Strategic Fit vs Strategic Readiness
A few weeks ago, I had a call with Chris Schulitz, who leads transaction execution at Paychex. We were talking about one of our new clients at SurePath and how they could be interesting to Paychex at some point, making it clear that we were not actively marketing them at the moment and instead just offering to make an introduction to the CEO if he was interested in learning more about the business and space.
"You know, I really appreciate this kind of early heads up on an engagement," Chris responded. "This is an area we have talked about internally, but don’t yet have a clear view on how we may want to offer something like this. There's a real difference between strategic fit and strategic readiness."
That comment instantly resonated with me, because it perfectly encapsulated our approach here at SurePath and what we often have to explain to our clients when a buyer passes due to “timing”. Strategic fit and strategic readiness are not the same thing, and just because your company is a good strategic fit for a buyer doesn't mean that they are going to be ready to acquire you when you're ready to exit. We try to drill this idea into the heads of our clients and potential clients at every opportunity.
Strategic fit is an easy thing to demonstrate. If a small company provides a needed solution for a problem a big company has, there's a strategic fit. Our clients often create products that would be an easy add-on to the existing product suite of a larger company. All it would take to make everyone happy is for the big company to buy the small one, right? Seems like an obvious win/win situation, doesn't it?
In reality, things are a bit more complicated. At most (if not all) companies, it still takes a lot of resources, time, and buy-in across the business and product teams to move forward with an M&A opportunity. There are millions of dollars at stake — maybe hundreds of millions — and considerable logistical, technological, and organizational issues to consider. It's a complex process with a lot of moving parts, and it can take years before a company is strategically ready to make a purchase.
If you want to be acquired by a bigger company, you can't just rely on the fact that your product is a good strategic fit for them. You have competitors, after all. Instead, you want to build strong relationships and deep partnerships with your potential buyers. This allows you to be at the top of their list when they're strategically ready to make a move in your particular category.
To understand why this matters, consider the typical reactions we get when we approach potential buyers cold on behalf of our clients. This often happens in an auction situation, or when one of our clients has urgent inbound interest and they’ve asked us to “shop” it to other potential buyers. We usually get one of three responses:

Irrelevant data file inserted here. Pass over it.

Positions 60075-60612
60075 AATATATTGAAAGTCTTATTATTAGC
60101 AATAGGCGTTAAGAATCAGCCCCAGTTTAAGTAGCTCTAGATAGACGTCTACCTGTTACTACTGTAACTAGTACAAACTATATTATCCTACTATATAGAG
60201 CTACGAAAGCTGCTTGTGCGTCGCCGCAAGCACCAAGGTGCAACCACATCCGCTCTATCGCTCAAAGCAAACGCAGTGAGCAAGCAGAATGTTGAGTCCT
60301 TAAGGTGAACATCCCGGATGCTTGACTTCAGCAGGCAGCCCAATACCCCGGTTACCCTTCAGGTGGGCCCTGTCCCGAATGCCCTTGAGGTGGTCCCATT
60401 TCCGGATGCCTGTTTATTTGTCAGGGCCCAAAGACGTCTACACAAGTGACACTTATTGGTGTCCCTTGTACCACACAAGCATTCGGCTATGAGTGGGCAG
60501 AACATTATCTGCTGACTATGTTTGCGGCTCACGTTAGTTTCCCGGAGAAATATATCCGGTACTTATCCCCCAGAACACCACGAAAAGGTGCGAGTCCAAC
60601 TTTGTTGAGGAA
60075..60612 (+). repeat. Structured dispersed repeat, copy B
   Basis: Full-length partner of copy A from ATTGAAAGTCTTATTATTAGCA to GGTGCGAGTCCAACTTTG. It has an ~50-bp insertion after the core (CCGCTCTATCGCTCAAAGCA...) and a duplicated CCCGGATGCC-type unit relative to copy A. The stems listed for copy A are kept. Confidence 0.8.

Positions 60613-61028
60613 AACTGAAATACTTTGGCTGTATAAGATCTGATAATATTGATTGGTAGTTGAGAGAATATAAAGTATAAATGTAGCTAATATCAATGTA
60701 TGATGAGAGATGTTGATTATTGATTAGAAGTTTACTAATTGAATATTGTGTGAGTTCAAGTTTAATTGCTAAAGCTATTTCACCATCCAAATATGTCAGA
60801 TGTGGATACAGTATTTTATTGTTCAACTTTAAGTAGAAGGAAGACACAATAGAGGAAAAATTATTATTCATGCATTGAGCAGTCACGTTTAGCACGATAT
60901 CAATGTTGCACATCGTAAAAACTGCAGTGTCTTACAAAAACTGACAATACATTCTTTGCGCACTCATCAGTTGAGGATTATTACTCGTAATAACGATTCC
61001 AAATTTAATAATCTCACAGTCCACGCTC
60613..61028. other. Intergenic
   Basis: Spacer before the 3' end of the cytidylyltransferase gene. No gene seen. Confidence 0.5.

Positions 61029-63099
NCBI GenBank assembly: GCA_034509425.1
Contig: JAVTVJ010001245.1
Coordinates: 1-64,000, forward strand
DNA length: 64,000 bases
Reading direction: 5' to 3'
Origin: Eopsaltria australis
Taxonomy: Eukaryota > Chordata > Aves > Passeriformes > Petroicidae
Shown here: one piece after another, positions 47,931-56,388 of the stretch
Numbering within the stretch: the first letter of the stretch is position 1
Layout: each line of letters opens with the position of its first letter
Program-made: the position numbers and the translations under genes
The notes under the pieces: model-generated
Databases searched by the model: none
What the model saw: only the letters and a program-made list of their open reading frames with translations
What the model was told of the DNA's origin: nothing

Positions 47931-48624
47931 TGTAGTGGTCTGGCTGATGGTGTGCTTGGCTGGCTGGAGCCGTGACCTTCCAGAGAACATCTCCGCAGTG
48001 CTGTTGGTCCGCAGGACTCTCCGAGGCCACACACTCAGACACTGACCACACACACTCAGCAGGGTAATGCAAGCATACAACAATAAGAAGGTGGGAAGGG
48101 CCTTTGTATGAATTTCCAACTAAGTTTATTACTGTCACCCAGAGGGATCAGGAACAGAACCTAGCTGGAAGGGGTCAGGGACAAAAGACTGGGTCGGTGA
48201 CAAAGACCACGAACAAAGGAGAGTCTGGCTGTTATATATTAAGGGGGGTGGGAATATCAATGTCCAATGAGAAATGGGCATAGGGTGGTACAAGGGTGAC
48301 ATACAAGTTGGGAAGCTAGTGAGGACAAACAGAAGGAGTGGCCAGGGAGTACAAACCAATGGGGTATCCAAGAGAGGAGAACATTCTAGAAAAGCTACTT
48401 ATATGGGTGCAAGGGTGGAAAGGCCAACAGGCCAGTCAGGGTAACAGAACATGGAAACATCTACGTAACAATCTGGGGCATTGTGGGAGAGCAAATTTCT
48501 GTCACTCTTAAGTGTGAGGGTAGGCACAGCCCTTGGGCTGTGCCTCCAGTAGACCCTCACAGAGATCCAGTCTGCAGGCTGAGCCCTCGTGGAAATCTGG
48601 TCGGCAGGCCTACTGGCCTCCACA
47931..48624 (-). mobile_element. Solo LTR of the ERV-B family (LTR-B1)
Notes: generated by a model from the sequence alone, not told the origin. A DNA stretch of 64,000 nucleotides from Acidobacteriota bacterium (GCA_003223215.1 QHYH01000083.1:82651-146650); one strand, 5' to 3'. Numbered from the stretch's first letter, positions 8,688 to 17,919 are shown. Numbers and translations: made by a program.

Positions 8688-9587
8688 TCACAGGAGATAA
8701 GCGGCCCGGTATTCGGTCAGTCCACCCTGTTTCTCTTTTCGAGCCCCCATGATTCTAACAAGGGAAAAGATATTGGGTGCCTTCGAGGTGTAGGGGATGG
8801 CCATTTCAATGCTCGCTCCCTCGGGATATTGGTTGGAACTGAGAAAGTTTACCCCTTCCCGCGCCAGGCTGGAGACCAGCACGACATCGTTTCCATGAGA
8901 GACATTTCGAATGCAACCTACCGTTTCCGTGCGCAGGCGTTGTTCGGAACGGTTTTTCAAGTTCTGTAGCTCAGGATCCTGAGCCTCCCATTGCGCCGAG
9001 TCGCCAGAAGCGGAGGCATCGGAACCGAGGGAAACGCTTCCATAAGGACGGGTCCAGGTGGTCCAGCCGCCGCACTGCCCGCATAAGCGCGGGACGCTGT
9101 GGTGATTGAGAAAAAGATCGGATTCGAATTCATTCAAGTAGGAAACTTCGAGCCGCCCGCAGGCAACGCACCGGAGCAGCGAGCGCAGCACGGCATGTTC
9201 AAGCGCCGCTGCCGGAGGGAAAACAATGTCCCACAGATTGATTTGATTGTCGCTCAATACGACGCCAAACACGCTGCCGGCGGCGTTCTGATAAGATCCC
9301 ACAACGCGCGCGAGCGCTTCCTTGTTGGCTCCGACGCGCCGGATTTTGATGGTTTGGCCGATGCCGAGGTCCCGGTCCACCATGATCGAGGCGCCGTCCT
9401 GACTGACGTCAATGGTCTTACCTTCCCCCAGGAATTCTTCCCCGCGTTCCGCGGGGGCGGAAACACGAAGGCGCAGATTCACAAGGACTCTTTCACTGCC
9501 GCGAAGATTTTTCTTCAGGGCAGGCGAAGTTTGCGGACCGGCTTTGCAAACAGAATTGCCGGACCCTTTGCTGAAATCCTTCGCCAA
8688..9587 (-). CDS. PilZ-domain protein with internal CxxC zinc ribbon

- "Yes, this company does sound like a good fit for us. We’d love to learn more. Let's set up a meeting.” Unfortunately this doesn’t happen as often as I’d like.
- "We're interested, but the timing isn’t great. What your client has to offer is just not a big priority for us at the moment, but would be happy to learn more about them if the timeline isn’t rushed.. If they decide not to sell now, we could explore how we might eventually work together."
- "We're not interested. This is not currently a product or strategic priority for us."
Unless a likely buyer already knows your company, even the best response tends to be lukewarm. That's why we encourage our clients to engage with potential acquirers long before they even consider an exit. It's easy to set up meetings to talk about potential partnerships with the corporate and business development teams at most companies. That’s their job. If you have a product they really need, it's often possible to meet with the GM or Product Owner, which can be very helpful down the road.
At SurePath, we work hard to know every major buyer and product owner in the SMB software and commerce space. As we evaluate new clients, one of the first things we do is create a list of companies who might be a great fit for an eventual sale - sometimes even calling buyers to gauge interest on a no-names basis. If it appears to be relevant, we’ll often facilitate an introduction early in our engagement. This allows our clients to understand the priorities of their potential buyers, and for those buyers to keep tabs on the company's situation, product development, and leadership. This not only helps to establish a strategic fit early in the process, but it also raises our client's profile when the larger company is strategically ready to make an acquisition.
Building and investing in relationships with your natural acquirers as early as possible is one of the best things you can do for your eventual exit. This is particularly true when your business is still relatively small as your acquisition isn't likely to move the needle for a large buyer. If they are going to buy you, it’s because the product you’ve built is already on their roadmap and superior to anything they have seen or feel they can build. They've already decided that they are going to buy the solution they need, rather than built it themselves, and they're willing to pay a premium to accelerate their plans.
Your goal is to already be on their radar when they decide that it's time to make a purchase.